The instructions to be described on this page have the formats shown in this diagram:
The 16-bit instructions do not include memory-reference instructions, or the subroutine jump instruction. However, while the set of 16-bit instructions is therefore not complete in itself, it is sufficient that a large proportion of the instructions in a program could be 16-bit instructions.
These instructions contain a two bit page field, followed by a three-bit destination register field, and a three bit source register field. The five-bit value from 0 to 31 which indicates the destination register is formed by concatenating the page field and the destination register field, and that which indicates the source register field is similarly formed by concatenating the page field and the source register field.
In this way, even when 16-bit instructions are used, four threads of calculation, each using a different group of eight registers, can be interleaved in a sequence of code, allowing more instructions to execute either simultaneously or in rapid succession before a dependency is encountered.
Line 1 gives the format of the operate instructions. Integer instructions reference the integer registers, and floating-point instructions reference the floating-point registers, as might be expected.
There are 96 possible opcodes, as the first two bits of an opcode may not be both 1, as these combinations are reserved for other 16-bit instructions.
The opcodes (with the first four bits appearing along the top of the chart, and the last three bits appearing on the right) are:
0000 0001 0010 0011 0100 0101 0110 0111 1000 1001 1010 1011 SWB IB SWH IH SW I SWL SWM SWF SWD SWQ 000 CB CH C CL CM CF CD CQ 001 LB ULB LH ULH L UL LL LM LF LD LQ 010 STB XB STH XH ST X STL XL STM STF STD STQ 011 AB NB AH NH A N AL NL AM AF AD AQ 100 SB OB SH OH S O SL OL SM SF SD SQ 101 MH MEH M ME ML MEL MM MF MD MQ 110 DH DEH D DE DL DEL DM DF DD DQ 111
The different instructions are:
For integer types:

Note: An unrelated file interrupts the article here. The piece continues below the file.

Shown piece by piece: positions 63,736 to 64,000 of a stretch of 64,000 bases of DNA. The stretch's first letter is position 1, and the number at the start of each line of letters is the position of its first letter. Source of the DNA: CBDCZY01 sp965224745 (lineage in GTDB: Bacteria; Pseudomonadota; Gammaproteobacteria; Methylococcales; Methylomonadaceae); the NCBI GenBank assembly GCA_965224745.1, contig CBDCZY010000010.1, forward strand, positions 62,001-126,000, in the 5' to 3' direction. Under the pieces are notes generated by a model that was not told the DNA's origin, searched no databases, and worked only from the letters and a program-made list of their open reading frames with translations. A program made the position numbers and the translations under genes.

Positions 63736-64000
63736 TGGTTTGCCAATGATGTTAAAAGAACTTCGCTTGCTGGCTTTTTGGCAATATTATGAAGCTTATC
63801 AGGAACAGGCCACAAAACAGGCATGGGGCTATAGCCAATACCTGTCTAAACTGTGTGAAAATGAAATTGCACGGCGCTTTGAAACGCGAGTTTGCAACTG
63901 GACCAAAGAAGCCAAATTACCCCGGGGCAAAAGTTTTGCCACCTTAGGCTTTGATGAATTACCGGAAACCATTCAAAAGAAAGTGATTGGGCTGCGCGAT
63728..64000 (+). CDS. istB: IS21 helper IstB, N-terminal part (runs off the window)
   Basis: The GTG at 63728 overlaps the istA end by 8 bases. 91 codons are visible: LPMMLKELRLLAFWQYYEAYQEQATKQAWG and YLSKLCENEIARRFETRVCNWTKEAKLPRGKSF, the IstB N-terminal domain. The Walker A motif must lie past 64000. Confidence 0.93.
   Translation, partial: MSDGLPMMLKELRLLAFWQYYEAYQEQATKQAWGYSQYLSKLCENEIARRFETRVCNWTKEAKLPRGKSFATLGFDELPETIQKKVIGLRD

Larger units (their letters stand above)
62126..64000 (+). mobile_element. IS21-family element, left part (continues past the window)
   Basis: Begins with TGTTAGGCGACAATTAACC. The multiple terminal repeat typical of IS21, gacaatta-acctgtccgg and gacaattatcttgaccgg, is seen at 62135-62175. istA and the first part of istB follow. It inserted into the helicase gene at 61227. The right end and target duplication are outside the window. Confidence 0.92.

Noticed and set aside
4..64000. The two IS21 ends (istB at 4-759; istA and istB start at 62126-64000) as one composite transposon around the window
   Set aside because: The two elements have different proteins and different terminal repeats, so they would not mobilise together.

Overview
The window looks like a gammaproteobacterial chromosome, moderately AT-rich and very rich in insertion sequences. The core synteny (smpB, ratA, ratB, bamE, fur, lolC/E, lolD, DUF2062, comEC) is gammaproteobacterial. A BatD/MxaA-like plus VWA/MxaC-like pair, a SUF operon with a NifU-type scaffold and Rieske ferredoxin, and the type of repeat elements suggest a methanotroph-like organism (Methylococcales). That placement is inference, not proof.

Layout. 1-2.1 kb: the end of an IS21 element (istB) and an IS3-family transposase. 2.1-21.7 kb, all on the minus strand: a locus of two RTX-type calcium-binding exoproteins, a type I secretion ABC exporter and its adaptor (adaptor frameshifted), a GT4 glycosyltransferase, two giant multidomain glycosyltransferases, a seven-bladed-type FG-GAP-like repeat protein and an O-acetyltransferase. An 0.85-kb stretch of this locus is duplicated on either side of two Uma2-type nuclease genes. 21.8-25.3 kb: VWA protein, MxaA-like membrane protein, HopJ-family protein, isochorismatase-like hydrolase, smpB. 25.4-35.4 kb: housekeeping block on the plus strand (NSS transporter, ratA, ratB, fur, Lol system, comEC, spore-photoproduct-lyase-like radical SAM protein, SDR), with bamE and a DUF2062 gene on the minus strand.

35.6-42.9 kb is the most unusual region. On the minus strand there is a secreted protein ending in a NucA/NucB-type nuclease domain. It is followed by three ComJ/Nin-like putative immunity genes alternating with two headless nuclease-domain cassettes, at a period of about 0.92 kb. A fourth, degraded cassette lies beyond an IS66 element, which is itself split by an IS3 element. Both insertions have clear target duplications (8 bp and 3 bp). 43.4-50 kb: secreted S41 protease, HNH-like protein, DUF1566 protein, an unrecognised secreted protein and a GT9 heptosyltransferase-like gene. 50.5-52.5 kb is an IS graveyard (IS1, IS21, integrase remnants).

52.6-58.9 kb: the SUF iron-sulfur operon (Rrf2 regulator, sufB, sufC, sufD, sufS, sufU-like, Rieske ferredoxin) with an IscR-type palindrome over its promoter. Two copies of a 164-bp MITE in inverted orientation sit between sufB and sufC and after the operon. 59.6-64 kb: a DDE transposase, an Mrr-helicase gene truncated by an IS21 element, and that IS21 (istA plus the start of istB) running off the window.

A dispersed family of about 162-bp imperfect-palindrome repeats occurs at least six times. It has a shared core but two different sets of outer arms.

SW SWAP Exchange the contents of the source and destination locations C COMPARE Subtract the contents of the source location from the contents of the destination location, but with the operation modified so that overflow cannot possibly result, and set the condition codes appropriately without modifying the destination location L LOAD Place the contents of the source operand in the destination register; if the type involved is smaller than the register, perform sign extension ST STORE Fill the destination location from the least significant part of the source location A ADD Add the contents of the source and destination locations, placing the result in the destination location S SUBTRACT Subtract the contents of the source location from those of the destination location, placing the result in the source location M MULTIPLY Multiply the contents of the source and destination locations, placing the least significant part of the result of the same length as the two input operands in the destination location, with sign extension if that is shorter than the length of the destination register D DIVIDE Divide the contents of the source location by the contents of the destination location, placing the quotient in the destination location I INSERT Fill the least significant bits of the destination register with the contents of the source location, leaving the rest of the destination register unaffected UL UNSIGNED LOAD Fill the least significant bits of the destination register with the contents of the source location, and clear the remaining more significant bits of the destination register X EXCLUSIVE OR Perform a bitwise Exclusive OR operation between the contents of the source and destination locations, placing the result in the desination location N AND Perform a bitwise Logical AND operation between the contents of the source and destination locations, placing the result in the desination location O OR Perform a bitwise Logical OR operation between the contents of the source and destination locations, placing the result in the desination location ME MULTIPLY EXTENSIBLY Multiply the contents of the source and destination locations. Take the full product, as an integer having twice the size as that of the source and the destination, and: - in the case of the halfword and integer versions of the instruction, place it in the destination register, with sign extension in the halfword version; - in the case of the long version of the instruction, place the most significannt half of the result in the destination register, which must be an even-numbered register, and place the least significant half of the result in the register following DE DIVIDE EXTENSIBLY Divide a destination operand of twice the length of that indicated by the instruction type (and located as the result of the MULTIPLY EXTENSIBLY instruction) by the source operand; store the double length quotient in the destination location (again following the MULTIPLY EXTENSIBLY result placement) and the single length remainder in the next register following those that are used. Whenever a result is not wide enough to fill a register, sign extension is performed. Division is performed giving a result as if both operands were converted to positive numbers before starting, with the signs then set afterwards to give a correct result based on the actual signs of the operands. Thus both the quotient and the remainder will be positive or zero if the dividend and divisor have the same sign, and both will be negative or zero if they are of opposite signs.